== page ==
I should add that, regarding the 1% factor, that the figure would naturally be much higher for a car that would have been more instantly deemed to be "collectible", such as a convertible, or a high-end limited edition car such as a Chrysler 300, a Chevy Corvette, or the two-seater Lincoln Continentals cited earlier (BTW, the white '56 Elvis bought new and was kept at Graceland until a few years ago, went for over $250,000 at an auction about five years ago).

Cars that could be considered to be, to use the phrase, "a class by itself" were not as likely to be ridden hard and put away wet. It often crosses my mind whenever I go to a gathering of old cars, whether it be at Hershey, or just down the street on a Sunday afternoon, just who were the people who took care of those classics we can still enjoy, and if only there was a way to somehow recognize who they were, and thank them for doing so. It definitely is the exception and not the rule that the current owner can have such an opportunity, if they bought the car from the original owner or family, or a long-time owner if they weren't the ones who bought it from the showroom.

Link to comment
Share on other sites

THere is at least one company that advertises they will tell you how many cars like yours survive. They are checking DMV records and as illustrated above the number can be super conservative due to cars like the Buick and Chevy truck above that are not registered. I cringe, everything some guy says his is the only one known to exist. Know by who? THe owner? his club members? a national DMV search? Unless only one car like yours was ever built there is no way a person can claim exclusive ownership on the only example.

I saw it happen at Carlisle one year. A guy came in with a rare Canadian built Model T, put it on display and claimed it was one of only 3 known in the world, (this is a Model T we are talking about) on a big sign. Of course not only was there another car just like his in attendance just by chance it was rented the space directly next to him.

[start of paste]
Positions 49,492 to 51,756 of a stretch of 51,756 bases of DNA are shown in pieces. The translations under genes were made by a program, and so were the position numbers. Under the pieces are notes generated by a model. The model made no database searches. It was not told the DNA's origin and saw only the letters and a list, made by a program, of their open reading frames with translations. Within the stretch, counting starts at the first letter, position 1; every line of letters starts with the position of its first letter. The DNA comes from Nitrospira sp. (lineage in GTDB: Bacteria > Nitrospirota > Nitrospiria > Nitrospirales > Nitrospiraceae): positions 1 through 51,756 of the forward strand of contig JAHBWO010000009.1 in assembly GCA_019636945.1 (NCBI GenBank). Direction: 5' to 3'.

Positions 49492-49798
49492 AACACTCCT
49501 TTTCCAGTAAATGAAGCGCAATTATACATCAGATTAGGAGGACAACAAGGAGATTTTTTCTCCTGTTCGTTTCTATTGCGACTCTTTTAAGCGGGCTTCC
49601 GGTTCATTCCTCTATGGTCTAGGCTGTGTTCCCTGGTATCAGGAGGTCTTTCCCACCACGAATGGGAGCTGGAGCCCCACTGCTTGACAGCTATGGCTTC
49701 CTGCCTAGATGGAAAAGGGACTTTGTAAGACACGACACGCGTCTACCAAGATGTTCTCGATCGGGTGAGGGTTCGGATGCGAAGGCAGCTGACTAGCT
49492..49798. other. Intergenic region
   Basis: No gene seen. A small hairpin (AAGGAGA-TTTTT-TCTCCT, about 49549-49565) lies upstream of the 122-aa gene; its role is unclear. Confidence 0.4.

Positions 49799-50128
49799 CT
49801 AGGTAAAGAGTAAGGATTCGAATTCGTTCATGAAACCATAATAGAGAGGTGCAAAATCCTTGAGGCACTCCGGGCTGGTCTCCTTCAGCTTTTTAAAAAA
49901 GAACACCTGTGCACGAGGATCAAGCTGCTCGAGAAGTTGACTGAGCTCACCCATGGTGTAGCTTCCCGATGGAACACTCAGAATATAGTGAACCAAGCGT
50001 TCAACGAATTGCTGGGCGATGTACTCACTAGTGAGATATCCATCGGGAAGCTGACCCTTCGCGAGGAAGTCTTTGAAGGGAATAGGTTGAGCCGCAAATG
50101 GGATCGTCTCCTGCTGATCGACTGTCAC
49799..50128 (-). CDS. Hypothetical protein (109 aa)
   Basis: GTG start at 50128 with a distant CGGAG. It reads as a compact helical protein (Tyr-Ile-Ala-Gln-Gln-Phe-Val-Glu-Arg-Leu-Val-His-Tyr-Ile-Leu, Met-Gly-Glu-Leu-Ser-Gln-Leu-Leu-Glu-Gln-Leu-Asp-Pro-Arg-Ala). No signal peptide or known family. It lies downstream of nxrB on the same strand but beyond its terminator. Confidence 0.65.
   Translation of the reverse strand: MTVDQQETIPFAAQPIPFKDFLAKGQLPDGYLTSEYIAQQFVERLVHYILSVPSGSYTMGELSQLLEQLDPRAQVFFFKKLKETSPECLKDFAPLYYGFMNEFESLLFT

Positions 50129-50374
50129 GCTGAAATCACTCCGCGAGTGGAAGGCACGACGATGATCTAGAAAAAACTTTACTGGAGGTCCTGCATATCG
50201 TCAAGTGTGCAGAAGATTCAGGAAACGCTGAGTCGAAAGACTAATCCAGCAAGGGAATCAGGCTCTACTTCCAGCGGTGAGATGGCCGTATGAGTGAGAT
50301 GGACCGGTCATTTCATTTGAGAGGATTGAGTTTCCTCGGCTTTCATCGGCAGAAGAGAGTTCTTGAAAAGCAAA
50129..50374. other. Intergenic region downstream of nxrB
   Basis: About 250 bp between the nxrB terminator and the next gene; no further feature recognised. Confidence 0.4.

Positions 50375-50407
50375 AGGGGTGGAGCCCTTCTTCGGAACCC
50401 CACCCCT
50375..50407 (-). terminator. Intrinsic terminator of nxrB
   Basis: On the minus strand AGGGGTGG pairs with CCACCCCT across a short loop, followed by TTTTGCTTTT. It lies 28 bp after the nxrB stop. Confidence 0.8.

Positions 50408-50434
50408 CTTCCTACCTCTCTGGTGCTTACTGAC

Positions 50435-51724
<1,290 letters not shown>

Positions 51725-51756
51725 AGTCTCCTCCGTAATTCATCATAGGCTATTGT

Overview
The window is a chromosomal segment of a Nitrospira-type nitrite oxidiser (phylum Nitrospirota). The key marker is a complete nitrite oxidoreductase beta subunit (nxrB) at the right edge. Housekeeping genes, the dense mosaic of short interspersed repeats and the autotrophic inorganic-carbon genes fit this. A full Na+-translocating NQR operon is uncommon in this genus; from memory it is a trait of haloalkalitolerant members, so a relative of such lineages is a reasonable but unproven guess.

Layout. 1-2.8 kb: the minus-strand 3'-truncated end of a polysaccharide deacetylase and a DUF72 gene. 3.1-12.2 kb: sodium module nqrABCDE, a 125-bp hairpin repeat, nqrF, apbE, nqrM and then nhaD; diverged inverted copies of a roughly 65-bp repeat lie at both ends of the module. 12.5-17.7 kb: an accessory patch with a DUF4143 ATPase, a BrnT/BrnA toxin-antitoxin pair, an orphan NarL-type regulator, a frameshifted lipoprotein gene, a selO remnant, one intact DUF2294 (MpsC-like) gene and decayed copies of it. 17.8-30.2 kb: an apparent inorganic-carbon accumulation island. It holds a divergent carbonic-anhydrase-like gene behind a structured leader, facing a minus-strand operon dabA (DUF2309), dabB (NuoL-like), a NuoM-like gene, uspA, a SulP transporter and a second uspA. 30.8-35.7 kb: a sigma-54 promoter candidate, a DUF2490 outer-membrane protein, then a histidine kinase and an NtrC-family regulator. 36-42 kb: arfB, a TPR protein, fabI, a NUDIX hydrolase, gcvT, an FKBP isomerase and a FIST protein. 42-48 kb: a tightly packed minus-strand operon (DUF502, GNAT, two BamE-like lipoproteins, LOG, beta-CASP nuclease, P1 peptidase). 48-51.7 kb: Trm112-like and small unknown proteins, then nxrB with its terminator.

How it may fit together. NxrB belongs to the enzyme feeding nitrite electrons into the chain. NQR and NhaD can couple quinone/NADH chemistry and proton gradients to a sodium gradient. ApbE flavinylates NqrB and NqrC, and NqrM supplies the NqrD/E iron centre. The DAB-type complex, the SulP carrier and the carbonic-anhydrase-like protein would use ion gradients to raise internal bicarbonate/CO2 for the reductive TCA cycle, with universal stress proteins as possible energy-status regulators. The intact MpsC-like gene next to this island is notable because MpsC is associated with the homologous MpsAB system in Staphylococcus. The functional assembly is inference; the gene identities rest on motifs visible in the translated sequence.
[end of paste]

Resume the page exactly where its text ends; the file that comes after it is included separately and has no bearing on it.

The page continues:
Edited by Bob LIchty (see edit history)
Link to comment
Share on other sites

THere is at least one company that advertises they will tell you how many cars like yours survive. They are checking DMV records and as illustrated above the number can be super conservative due to cars like the Buick and Chevy truck above that are not registered. I cringe, everything some guy says his is the only one known to exist. Know by who? THe owner? his club members? a national DMV search? Unless only one car like yours was ever built there is no way a person can claim exclusive ownership on the only example.

I saw it happen at Carlisle one year. A guy came in with a rare Canadian built Model T, put it on display and claimed it was one of only 3 known in the world, (this is a Model T we are talking about) on a big sign. Of course not only was there another car just like his in attendance just by chance it was rented the space directly next to him.

I find it hilarious that people describe their car as " one of 12" built, especially Chevy or Chrysler products. I always say back to them, "well you better keep it as I'll never be able to find parts for it if it's that rare"

Link to comment
Share on other sites

Create an account or sign in to comment

You need to be a member in order to leave a comment

Create an account

Sign up for a new account in our community. It's easy!

Register a new account

Sign in

Already have an account? Sign in here.

Sign In Now
×
×
  • Create New...